We didn't get to actually go in too deep because there were absolutely no lights on, and I was afraid of what, or who could be in the cave. Not only that the entrance had a nice 4 foot spanned out cobweb, so I backed off pretty quickly. Next visit I plan on doing a tour.
I absolutely love, love, loved Lucyan National Park. A spectacular, secluded wonderland. However, across the street was where the real gem was, and I was saving that for last.

Tuesday, December 16, 2008

Unda Da Sea...

We spent hours looking around underwater, and snapping photographs of all sorts of tropical fish. Out in the distance, just about 30 feet off shore we came across a large coral reef. The hotel actually added a large buoy in the water to make it easier for people to find this wonder.

I was in love. If given the opportunity, I'd trade my lungs for a pair of gills. In the reef we saw fish that were 10 times the size of what we were used to seeing in salt water tanks. Puffer fish the size of footballs, zebra fish the size of pancakes, and schools of rainbow colored fish in the thousands would come quickly dashing by our heads.

The best thing about everything was that the fish were barely shy. Some were curious and would come close to get a look at you,

others would hide behind rocks and peek their heads out to take a look at you, others more bashful, but still didn't scurry to hide from us.

The fish were the magical, but the corals in every odd shape, size and color were the magic. The charm, the underwater rainbow of life all dwelling within the coral formations.

In the distance on the very first day, I spotted my first sting ray. This wouldn't be the last of them either. I saw a different type nearly every time in the water.

Take a Closer Look...

Wow, where the water ends, and sky begins is anybodies guess....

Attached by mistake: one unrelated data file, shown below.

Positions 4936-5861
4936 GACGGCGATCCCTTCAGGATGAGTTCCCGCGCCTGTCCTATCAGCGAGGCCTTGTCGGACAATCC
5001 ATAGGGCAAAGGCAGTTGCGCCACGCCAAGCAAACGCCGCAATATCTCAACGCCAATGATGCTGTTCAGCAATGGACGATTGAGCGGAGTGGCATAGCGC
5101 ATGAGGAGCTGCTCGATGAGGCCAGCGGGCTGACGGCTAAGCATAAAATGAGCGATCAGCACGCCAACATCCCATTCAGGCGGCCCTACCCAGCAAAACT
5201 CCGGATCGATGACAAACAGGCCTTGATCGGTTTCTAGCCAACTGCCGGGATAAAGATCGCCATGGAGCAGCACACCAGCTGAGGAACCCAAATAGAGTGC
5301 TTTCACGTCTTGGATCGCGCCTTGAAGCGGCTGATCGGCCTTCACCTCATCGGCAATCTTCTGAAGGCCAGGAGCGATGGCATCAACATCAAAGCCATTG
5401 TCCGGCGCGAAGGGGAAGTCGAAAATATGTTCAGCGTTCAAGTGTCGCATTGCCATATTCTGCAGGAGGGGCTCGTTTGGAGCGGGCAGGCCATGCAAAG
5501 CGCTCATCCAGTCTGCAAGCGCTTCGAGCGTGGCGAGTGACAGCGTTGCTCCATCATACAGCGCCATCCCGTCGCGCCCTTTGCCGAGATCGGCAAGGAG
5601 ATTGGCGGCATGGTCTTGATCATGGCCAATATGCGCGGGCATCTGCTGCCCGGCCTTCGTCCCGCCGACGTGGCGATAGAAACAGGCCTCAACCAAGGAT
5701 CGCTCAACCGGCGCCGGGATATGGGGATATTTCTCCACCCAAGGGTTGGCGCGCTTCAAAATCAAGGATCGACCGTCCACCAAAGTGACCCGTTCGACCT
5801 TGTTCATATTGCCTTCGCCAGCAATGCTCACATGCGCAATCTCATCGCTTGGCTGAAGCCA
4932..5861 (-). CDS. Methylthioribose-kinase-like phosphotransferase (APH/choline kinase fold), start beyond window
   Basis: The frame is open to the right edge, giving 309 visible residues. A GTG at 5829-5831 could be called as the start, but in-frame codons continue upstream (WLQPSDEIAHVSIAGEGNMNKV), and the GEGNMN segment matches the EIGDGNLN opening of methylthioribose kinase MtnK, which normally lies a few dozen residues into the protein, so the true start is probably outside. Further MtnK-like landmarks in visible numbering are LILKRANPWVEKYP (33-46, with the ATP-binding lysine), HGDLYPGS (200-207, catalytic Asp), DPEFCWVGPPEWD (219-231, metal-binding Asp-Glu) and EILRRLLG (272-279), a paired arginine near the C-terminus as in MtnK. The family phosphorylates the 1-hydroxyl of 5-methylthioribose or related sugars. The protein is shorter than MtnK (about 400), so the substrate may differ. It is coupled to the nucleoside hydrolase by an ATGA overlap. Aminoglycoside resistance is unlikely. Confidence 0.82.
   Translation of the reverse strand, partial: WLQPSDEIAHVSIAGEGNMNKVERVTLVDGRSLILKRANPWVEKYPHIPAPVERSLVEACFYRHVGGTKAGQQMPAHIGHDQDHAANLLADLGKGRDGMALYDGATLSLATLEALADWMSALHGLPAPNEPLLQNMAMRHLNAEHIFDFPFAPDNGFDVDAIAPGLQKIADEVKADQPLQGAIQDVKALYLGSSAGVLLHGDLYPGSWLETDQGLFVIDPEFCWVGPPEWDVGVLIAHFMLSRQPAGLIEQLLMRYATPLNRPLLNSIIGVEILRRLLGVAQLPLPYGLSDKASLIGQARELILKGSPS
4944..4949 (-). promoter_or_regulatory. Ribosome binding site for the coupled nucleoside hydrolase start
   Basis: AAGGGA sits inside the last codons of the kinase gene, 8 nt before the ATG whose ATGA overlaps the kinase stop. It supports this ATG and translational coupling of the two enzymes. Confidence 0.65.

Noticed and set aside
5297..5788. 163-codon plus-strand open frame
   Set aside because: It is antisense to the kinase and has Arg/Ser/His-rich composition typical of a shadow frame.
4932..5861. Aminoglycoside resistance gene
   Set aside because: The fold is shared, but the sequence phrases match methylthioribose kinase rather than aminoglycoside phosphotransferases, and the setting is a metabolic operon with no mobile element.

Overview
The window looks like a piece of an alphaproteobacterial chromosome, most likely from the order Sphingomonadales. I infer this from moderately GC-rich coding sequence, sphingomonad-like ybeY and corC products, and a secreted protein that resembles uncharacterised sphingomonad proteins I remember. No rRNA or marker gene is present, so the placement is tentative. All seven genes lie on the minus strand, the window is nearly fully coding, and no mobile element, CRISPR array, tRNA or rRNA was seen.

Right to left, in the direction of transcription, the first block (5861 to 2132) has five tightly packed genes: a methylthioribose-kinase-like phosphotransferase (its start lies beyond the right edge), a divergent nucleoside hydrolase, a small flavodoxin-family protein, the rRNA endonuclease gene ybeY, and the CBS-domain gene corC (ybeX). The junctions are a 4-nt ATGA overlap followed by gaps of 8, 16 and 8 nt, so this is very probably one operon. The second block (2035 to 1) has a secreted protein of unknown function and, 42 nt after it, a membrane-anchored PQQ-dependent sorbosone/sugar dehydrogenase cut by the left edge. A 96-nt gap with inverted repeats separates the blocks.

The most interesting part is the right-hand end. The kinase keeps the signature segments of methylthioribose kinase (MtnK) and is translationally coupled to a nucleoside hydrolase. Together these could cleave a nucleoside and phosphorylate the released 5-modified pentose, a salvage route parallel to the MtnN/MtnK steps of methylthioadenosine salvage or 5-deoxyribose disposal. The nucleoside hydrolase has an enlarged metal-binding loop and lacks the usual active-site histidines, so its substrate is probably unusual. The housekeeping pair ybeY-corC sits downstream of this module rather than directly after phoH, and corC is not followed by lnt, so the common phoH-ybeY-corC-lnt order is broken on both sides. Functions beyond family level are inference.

Before jumping into the glowing aquamarine colored waters, you have to really sit there for a moment and take it in. In the distance the blue hues seem to blend in with shades of glowing greens and blues. Like a rainbow of colors, and it's like nothing else on earth. I would refer to it often times while there as the ocean of Kryptonite, because truly that is the only thing I could compare this ocean of beauty to. A gem. Rare, special, and exotic.

After taking in the colors, I put on my mask and slowly made my way into the water. It's truly amazing because the water is just as warm as the air...there is no 'getting used to the water' in the Bahama's...the water is possibly warmer than the air, and it feels divine on your skin.

Under my feet I could feel hard lumps that I thought were just rocks. Upon inspection I came to realize that I was standing on a graveyard of broken coral pieces, beautiful seashells, and tons of snail and baby conch shells. I felt bad for a hot minute, till I realized that this shell graveyard was dead.

However just as I was about to scratch this large area of shell and coral scraps off as dead... I realized many of these mini conch shells were moving about. Many of these tropical shells were homes to none other than hermit crabs. Hermit crabs like I had never seen! In NY our hermits are relatively small, and house themselves in black snail shells. Some grow large, but primarily the larger ones are rarer sights.

Here in the tropical waters, hermit crabs looked as tropical as their surroundings. Some were pale white, and looked like they were covered in frost! Others were near fire colored with long slim claws.

I inspected this seashell graveyard for about an hour, and realized that it was not as I first imagined. It was far from dead. With a close eye I was able to see hundreds of different types of crabs scurrying about the shells, tons of hermit crabs in all different types of shells, shapes, and sizes, and when I stood really, really still I was shocked to find that baby tropical fish housed themselves this close to shore. I was no less than a 3 feet out, and all of this was delivered. Truly, and amazing, amazing experience.

The entire time while cruising the shoreline, I was also being followed by odd large angel fish. At first they actually scared me, because as soon as one comes along, you have a whole school of them surrounding you. These fish alone make you feel totally out of your element, and it's spectacular.

Dolphins at Unexo, Grand Bahama Island, Flipping Video!

Dolphin Moonwalking at Unexo, Grand Bahama Island Video

Stingray Right Off Shore at Viva Wyndham Fortuna Beach; Video

Puffer Fish That Lives In The Larger Reef At Viva Wyndham Fortuna Beach

Beautiful Video Of Fish At Reef on Grand Bahamas Island